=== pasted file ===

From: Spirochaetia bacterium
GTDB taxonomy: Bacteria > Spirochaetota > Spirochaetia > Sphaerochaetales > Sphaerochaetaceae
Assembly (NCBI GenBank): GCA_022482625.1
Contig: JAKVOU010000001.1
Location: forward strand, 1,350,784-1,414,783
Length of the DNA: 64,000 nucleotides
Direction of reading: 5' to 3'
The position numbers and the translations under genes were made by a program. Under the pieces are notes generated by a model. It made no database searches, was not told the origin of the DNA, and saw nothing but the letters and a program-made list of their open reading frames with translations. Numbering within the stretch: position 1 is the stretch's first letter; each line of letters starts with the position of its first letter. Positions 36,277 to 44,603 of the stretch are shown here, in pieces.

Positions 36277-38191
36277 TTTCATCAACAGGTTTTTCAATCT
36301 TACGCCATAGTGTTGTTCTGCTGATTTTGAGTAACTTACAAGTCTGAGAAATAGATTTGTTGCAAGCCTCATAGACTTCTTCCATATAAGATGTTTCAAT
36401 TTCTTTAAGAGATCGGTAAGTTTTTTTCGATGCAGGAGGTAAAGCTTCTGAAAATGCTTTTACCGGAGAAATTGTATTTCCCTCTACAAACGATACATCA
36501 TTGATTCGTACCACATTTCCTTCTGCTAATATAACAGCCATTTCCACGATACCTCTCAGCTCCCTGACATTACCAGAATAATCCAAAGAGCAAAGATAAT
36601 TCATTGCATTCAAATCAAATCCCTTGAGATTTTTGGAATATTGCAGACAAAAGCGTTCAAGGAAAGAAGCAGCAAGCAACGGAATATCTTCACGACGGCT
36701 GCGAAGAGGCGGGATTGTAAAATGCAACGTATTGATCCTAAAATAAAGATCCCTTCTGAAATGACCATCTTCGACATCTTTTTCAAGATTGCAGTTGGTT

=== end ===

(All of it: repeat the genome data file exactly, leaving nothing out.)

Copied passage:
From: Spirochaetia bacterium
GTDB taxonomy: Bacteria > Spirochaetota > Spirochaetia > Sphaerochaetales > Sphaerochaetaceae
Assembly (NCBI GenBank): GCA_022482625.1
Contig: JAKVOU010000001.1
Location: forward strand, 1,350,784-1,414,783
Length of the DNA: 64,000 nucleotides
Direction of reading: 5' to 3'
The position numbers and the translations under genes were made by a program. Under the pieces are notes generated by a model. It made no database searches, was not told the origin of the DNA, and saw nothing but the letters and a program-made list of their open reading frames with translations. Numbering within the stretch: position 1 is the stretch's first letter; each line of letters starts with the position of its first letter. Positions 36,277 to 44,603 of the stretch are shown here, in pieces.

Positions 36277-38191
36277 TTTCATCAACAGGTTTTTCAATCT
36301 TACGCCATAGTGTTGTTCTGCTGATTTTGAGTAACTTACAAGTCTGAGAAATAGATTTGTTGCAAGCCTCATAGACTTCTTCCATATAAGATGTTTCAAT
36401 TTCTTTAAGAGATCGGTAAGTTTTTTTCGATGCAGGAGGTAAAGCTTCTGAAAATGCTTTTACCGGAGAAATTGTATTTCCCTCTACAAACGATACATCA
36501 TTGATTCGTACCACATTTCCTTCTGCTAATATAACAGCCATTTCCACGATACCTCTCAGCTCCCTGACATTACCAGAATAATCCAAAGAGCAAAGATAAT
36601 TCATTGCATTCAAATCAAATCCCTTGAGATTTTTGGAATATTGCAGACAAAAGCGTTCAAGGAAAGAAGCAGCAAGCAACGGAATATCTTCACGACGGCT
36701 GCGAAGAGGCGGGATTGTAAAATGCAACGTATTGATCCTAAAATAAAGATCCCTTCTGAAATGACCATCTTCGACATCTTTTTCAAGATTGCAGTTGGTT